Şêro: I loved cowboy movies, westerns. At that time I didn’t know why, but now I think it’s because of the nature, the landscape is similar to ours, very hot, very flat. Even the rhythm of these films is very similar to our lives, a very slow tempo. Everything takes time, time is very important in these films. The characters are thirsty all the time, they carry guns… and it takes a long time before they do things.
When you watch cowboy movies you can see the history of America, how that country was built. You can see the details of this society that is now where it is, see how it all began. Now, if our situation was good and we weren’t in wartime and didn’t feel a duty to make movies about what was going on, I would love to make movies about the people who lived here 100 years ago, and see how they got here, how it all developed.
Sêvînaz: My favorite movie was Forrest Gump. (laughs)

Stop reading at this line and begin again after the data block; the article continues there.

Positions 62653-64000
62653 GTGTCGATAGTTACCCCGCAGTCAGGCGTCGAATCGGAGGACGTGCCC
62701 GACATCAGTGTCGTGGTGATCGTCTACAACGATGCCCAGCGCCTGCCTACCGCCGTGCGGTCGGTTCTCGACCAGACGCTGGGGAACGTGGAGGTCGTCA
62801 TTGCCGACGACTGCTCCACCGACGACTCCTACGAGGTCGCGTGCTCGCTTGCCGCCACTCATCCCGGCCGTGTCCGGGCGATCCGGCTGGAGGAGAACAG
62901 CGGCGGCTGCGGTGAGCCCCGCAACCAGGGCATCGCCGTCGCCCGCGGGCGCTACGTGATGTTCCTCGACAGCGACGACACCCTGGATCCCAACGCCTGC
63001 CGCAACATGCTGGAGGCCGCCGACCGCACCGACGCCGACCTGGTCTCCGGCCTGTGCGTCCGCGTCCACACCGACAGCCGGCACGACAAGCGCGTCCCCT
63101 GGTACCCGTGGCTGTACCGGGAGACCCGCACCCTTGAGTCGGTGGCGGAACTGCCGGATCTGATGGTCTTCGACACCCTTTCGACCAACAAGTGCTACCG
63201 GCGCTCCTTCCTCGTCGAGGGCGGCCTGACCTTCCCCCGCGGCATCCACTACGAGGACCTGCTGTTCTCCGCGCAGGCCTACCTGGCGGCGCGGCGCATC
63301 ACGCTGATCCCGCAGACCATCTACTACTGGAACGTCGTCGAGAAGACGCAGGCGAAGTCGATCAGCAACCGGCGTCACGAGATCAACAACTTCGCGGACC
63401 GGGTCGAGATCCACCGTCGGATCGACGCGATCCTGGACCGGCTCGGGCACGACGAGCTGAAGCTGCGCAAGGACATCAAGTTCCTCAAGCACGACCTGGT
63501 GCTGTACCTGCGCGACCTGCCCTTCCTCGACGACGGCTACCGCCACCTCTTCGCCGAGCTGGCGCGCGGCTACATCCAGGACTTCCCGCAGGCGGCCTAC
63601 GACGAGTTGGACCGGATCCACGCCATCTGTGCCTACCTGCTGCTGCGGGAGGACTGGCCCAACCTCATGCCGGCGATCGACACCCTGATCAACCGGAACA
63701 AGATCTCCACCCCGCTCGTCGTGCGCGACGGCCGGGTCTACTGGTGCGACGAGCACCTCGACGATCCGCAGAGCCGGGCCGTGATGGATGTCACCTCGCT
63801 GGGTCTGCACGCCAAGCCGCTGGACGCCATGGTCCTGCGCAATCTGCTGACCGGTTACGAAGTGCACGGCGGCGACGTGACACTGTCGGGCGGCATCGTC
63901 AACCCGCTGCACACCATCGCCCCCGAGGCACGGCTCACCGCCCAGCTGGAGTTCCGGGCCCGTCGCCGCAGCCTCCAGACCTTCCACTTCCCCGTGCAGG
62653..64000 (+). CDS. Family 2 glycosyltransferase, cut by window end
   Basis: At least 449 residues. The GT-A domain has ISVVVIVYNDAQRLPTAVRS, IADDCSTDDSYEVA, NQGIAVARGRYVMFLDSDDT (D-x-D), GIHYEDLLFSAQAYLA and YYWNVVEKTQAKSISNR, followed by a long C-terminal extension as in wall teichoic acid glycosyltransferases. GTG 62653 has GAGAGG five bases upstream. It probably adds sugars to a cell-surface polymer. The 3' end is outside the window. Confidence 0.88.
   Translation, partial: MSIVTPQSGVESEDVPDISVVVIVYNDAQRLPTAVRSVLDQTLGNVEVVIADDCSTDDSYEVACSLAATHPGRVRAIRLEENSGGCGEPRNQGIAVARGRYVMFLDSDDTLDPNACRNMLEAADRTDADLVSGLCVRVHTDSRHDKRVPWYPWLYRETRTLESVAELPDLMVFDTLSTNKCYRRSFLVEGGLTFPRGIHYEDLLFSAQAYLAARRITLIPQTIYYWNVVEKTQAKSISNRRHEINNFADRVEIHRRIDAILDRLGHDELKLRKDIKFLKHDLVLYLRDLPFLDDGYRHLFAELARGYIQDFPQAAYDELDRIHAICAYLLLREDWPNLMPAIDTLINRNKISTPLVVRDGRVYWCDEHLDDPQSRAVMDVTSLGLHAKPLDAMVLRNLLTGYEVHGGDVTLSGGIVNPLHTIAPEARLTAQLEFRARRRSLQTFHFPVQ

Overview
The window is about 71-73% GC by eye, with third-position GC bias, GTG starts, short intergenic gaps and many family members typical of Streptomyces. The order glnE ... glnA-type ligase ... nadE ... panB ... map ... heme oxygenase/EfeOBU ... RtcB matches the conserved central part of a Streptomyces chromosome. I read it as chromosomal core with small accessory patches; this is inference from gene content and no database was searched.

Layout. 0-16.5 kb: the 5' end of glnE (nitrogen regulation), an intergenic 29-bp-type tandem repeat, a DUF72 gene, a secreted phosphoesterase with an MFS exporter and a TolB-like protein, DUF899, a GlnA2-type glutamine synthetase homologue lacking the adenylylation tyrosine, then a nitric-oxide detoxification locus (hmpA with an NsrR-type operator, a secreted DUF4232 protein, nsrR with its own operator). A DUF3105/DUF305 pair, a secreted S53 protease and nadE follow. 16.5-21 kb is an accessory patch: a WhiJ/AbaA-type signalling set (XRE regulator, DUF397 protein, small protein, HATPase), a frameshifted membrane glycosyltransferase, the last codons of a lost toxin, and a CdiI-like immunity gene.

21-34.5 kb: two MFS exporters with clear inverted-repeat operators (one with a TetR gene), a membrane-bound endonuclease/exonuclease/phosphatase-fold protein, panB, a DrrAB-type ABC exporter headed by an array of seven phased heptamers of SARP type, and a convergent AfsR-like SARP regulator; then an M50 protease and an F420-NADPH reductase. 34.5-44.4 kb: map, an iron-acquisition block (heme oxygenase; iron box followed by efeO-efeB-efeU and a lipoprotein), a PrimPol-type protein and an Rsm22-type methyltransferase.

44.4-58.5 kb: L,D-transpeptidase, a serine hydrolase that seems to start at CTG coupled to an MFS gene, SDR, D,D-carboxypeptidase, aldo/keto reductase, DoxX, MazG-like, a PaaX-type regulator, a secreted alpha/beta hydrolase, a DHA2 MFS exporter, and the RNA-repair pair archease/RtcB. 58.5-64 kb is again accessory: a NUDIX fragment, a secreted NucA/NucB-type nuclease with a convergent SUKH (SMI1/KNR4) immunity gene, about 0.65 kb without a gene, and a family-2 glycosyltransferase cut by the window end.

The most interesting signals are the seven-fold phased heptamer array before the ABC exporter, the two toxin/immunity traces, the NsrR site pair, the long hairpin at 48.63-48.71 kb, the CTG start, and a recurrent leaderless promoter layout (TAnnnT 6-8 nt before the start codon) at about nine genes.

Sêvînaz: Yes, when I was little I had a very strong relationship with that film. I never got to go to the cinema, because during the last 20 years the culture of cinema was destroyed in Syria. There was only one cinema in Amude, which had a very bad reputation because they only showed very low quality things or films that were propaganda for the Baath regime. In my house we waited a long time for a DVD to come into our hands through neighbours and relatives. Also, I was always told that I was forbidden to watch movies, that I couldn’t watch them, and I managed to watch bits and pieces, but Forrest Gump was the first movie I was able to watch in its entirety, and it had a strange effect on me.
At some point you have expressed that as artists you do not consider yourselves different from any soldier or worker making their contribution to the revolution. You have subordinated your creativity to revolutionary tasks and objectives. What is the role of the filmmaker in the revolution?